Both Indian and Chinese firms are also increasingly engaged in Africa. FDI to Ghana doubled last year to $1.11 billion, with Chinese companies accounting for around a fifth of the projects under way. India's Bharti Airtel Ltd., meanwhile, is now a major player in cellphone markets in 16 African nations, drawn in large part by growth prospects there.

    To be sure, not all of the developing world's money is being plowed back into other emerging markets. Many firms have used strong currencies to make beachheads elsewhere. Thailand's Sahaviriya Steel Industries PCL, for instance, is attempting to buy a steel plant in northeast England, while Indian conglomerate Aditya Birla Group is negotiating to acquire U.S.-based carbon black manufacturer Columbian Chemicals Co.

    The biggest impact from developing-market investment flows is being felt in other developing markets, however, and these South-South investments could be a boon to Indonesia in particular, analysts say.

    "Infrastructure is the main thing Indonesia lacks along with FDI investments, so this South-South spending helps kill two birds with one stone," says Wellian Wiranto, an economist with HSBC in Singapore.

    For years, Indonesia, a country of 230 million people and Southeast Asia's largest economy, has struggled to develop the infrastructure it needs to help sustain consistently high growth rates and cement its place among the world's top 20 economies. Corruption, erratic court decisions and populist efforts to restrict the ownership of key assets have combined to undermine the country's progress. Multinational firms often face legal challenges; France's Carrefour SA, for instance, currently finds itself in court after Indonesia's antitrust agency accused its local supplier of trying to create a monopoly.

    [​IMG]

    Now, other companies from other emerging nations such as India and China are helping to provide a possible answer, drawn in part by the prospect of access to Indonesia's natural resources such as palm oil and coal.

    India's investments in Indonesia began picking up pace in 2007, when Tata Power Co. paid $1.3 billion for 30% stakes in two large coal mines run by PT Bumi Resources in order to help guarantee coal supplies for the Indian firm's quickly expanding parent company, Tata Group. Since then there has been a flurry of investments, culminating in Tuesday's announcement, indicating that Indian companies, as well as Chinese firms, are becoming more familiar with operating in other, sometimes unpredictable markets.

    That's an important factor, says Dane Chamorro, managing director for North Asia at London-based risk consultancy Control-Risks Group Ltd., predicts that the trend of developing nations plowing billions of dollars into each others' economies will continue to be a significant driver of global growth even once the U.S. and Europe find their feet again. "There now is a much greater openness to investing overseas in other developing economies than there was before," Mr. Chamorro says. "There's a familiarity curve at work. Once one company does it, it makes it easier for the next person, too, as organizations figure out how to make it work."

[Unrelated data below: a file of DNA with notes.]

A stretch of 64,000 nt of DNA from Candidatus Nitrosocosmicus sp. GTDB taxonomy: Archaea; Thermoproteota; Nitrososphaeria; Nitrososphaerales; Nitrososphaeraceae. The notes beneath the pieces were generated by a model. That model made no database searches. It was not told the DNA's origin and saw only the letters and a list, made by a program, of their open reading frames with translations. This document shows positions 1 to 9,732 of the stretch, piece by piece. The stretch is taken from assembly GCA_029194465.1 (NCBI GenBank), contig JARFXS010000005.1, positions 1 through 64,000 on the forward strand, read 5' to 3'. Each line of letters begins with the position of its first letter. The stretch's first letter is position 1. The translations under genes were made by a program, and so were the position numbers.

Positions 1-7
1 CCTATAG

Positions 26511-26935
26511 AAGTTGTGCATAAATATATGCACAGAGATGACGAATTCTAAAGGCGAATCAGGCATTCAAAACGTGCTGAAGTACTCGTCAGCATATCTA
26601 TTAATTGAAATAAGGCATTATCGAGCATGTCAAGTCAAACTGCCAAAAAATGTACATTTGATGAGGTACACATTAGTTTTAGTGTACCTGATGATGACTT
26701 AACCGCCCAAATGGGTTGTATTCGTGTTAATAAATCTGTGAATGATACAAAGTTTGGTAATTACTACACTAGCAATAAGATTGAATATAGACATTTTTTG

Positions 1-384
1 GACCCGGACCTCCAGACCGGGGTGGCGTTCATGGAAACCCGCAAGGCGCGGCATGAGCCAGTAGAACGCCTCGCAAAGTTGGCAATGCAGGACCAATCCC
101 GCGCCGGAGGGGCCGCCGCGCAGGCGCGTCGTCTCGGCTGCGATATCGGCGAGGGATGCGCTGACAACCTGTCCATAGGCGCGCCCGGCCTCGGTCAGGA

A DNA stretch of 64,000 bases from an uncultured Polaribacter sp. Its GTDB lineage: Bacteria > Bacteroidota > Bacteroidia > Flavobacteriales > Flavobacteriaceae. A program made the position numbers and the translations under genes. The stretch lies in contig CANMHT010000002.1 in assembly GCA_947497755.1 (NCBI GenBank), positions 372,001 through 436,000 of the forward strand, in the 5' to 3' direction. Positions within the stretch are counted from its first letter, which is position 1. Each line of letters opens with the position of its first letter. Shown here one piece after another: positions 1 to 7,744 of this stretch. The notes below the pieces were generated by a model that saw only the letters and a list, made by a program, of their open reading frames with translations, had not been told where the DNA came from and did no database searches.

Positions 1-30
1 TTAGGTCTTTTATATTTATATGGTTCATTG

http://online.wsj.com/article/SB10001424052748704698004576103740709551386.html?mod=WSJINDIA__LEFTTopStories
     
  20. Tshering22

    Tshering22 Sikkimese Saber Senior Member

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    You just said the same thing in more indirect terms. :). Territory can either be legally administered or be considered areas of interest as politicians put it tacitly. As our Navy grows and patrols more of IOR, it will in a way become our territory. Owning an ocean in literal terms is impossible so 'own interest' term is applied here to convey a more friendlier tone to the same message.
     
  21. ejazr

    ejazr Stars and Ambassadors Stars and Ambassadors

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    Thanks for that Ray Sir, there are many similar accounts of CIA funding overthrows of governments among countries just because they were "afraid" that Communists would take over. From the Indonesian point of view, their communist was a large party but certainly did not have a majority and was mostly ethinic Chinese. And Sukarno was not going to let Communists take over.
    But the US had a very black and white view and considered that since Sukarno was not with them then he is with the Communists. Other democratically elected govts. overthrown including Mosaddeg of Iran in 1953 the coups in South America and Central America and so on.

    Finally the 30 year Suharto rule came to and end and the first democratically elected President was the daughter of Sukarno i.e. Megawati